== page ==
Andersen, Arthur. Business Support for the Arts in Europe. London. CEREC, 1992, pp. 11-12.

    Bontinck, Irmgard. Integrative Evaluation of Cultural Policies: Aspects of Harmonisation of Policy Measures Affecting Culture in Austria. Mediacult-Unesco, Vienna-Paris, 1988.

    Australia Council. Annual Report 1988-89. North Sydney, Australia Council, 1989. Australia Council: Art Galleries: Who Goes?, The Summary. Redfern, Australia Council, 1991. Australia Council: Art Galleries: Who Goes?, A Study of Visitors to Three Australian Art Galleries, with International Comparisons. Redfern, Australia Council, 1991. Australia Council. Cultural Funding in Australia. Redfern, Australia Council, 1991. Australia Council. Culture on Holiday: A Survey of Australian Domestic Tourists#&39; Cultural Participation, December 1990 - April 1991. Redfern, Australia Council, 1991. Australian Film Commission. Annual Report 1989. Canberra, Australian Film Commission, 1989. Australia Film Finance Corporation Pty Limited. Annual Report 1988-89. Australia Film Finance Corporation Pty Limited, 1989. Australian Film, Television and Radio School. Annual Report 1988-89. South Melbourne, Australian Film, Television and Radio School, 1989. Australian National Gallery. Annual Report 1988-89. Canberra, Australian National Gallery, 1989. Battersby, Jean. Cultural Policy in Australia. Paris, UNESCO, 1980. The Commission for the Future. Perspectives on Australia#&39;s Future. Paris, Unesco, 1989. Department of the Arts, Sport, the Environment, Tourism and Territories. Annual Report 1988-89, (Vol. 1), Canberra, Department of the Arts, Sport, the Environment, Tourism and Territories, 1989. Department of the Arts, Sport, the Environment, Tourism and Territories. What Value Heritage? A Perspective on the Museums Review and the Performance of Museums. Department of the Arts, Sport, the Environment, Tourism and Territories, 1990. Department of Finance. What Price Heritage? - Issues for Discussion, Canberra, Department of Finance, 1989. National Library of Australia. 29th Annual Report 1988-89. Canberra, National Library of Australia, 1989. National Library of Australia. Collection Development Policy. Canberra, National Library of Australia.1990. National Library of Australia. Shaping Our Future, Preserving Our Past - National Library of Australia Strategic Plan 1990-95, Canberra, National Library of Australia, 1990. National Museum of Australia. Annual Report 1988-89. Canberra, National Museum of Australia, 1989. Recent Developments in Commonwealth Heritage Advisory Bodies and Policy on Museums, (paper). Smolicz, J.J. Development; A Multicultural Perspective from Australia; in Culture-Development Interface (Yogesh Atal, ed.). Delhi, Vikas Publishing House PVT Ltd, 1991, pp. 128-159. Statistical Advisory Group of The Cultural Ministers Council. The National Culture-Leisure Industry Statistical Framework. Adelaide Statistical Advisory Group of The Cultural Ministers Council, 1990. Tenth Meeting of Experts on Regional Co-operation in Unesco Cultural Activities in Asia and the Pacific: Australia, Tokyo, 15-19 March 1991. Tokyo, Asian Cultural Centre for Unesco, 1991, pp. 48-50. T.C.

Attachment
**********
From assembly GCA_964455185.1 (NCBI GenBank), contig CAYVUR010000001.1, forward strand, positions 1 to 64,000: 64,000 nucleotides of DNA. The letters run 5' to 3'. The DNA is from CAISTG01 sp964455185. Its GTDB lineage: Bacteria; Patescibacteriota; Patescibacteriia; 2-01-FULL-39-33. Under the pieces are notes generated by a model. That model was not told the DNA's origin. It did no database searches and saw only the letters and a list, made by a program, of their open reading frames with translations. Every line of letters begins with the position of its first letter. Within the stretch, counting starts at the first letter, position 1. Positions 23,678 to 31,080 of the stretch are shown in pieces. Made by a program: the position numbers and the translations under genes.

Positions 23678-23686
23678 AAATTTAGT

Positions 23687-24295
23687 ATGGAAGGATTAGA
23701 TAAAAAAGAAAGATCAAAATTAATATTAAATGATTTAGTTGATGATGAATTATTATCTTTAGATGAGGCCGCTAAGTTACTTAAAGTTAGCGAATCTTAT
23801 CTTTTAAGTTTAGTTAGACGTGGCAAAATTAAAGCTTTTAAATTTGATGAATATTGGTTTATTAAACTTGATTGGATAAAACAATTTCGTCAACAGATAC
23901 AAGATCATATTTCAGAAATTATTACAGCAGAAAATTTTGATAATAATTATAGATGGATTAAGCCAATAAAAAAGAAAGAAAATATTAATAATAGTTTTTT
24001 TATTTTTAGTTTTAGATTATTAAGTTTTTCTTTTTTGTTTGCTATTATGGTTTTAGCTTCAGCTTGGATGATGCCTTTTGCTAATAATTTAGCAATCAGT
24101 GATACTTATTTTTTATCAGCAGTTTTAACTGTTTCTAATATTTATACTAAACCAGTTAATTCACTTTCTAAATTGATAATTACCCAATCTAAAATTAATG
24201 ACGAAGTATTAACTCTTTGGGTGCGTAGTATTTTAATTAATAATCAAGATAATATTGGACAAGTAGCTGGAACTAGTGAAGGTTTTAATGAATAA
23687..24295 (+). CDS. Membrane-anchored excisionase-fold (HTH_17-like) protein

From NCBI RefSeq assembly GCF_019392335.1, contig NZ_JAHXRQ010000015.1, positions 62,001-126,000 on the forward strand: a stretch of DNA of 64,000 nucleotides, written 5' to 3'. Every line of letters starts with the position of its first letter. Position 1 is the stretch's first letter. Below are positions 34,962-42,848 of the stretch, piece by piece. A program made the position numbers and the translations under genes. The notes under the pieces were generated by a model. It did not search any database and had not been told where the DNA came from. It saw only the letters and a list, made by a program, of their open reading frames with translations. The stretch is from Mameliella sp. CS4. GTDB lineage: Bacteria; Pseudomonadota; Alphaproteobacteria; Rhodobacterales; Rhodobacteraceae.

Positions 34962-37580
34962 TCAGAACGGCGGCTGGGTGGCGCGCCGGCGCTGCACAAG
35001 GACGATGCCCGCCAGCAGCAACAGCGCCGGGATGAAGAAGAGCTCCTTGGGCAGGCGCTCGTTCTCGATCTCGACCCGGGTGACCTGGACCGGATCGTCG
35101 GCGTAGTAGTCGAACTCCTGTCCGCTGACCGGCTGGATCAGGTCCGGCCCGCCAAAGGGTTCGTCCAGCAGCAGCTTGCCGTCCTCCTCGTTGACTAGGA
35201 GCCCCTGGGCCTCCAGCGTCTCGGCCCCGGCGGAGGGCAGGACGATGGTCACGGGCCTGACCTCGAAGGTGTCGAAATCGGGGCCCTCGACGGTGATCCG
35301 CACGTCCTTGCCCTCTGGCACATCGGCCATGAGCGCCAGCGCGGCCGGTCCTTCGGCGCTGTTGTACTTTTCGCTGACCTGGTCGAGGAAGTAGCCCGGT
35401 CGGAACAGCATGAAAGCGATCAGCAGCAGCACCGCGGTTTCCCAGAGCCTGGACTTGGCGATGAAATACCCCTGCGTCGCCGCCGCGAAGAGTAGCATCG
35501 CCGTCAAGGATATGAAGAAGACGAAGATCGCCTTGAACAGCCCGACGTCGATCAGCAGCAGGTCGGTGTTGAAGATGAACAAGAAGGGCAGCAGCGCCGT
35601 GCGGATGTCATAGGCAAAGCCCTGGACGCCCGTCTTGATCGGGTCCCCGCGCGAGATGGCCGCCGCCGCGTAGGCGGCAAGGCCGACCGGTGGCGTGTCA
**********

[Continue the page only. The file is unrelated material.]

How This Document Was Prepared
    This monograph is based on data received from the Culturelink Cultural Policies Data Bank, and on documents collected by the Documentation Centre for Cultural Development and Cooperation, Culturelink, in Zagreb, Croatia.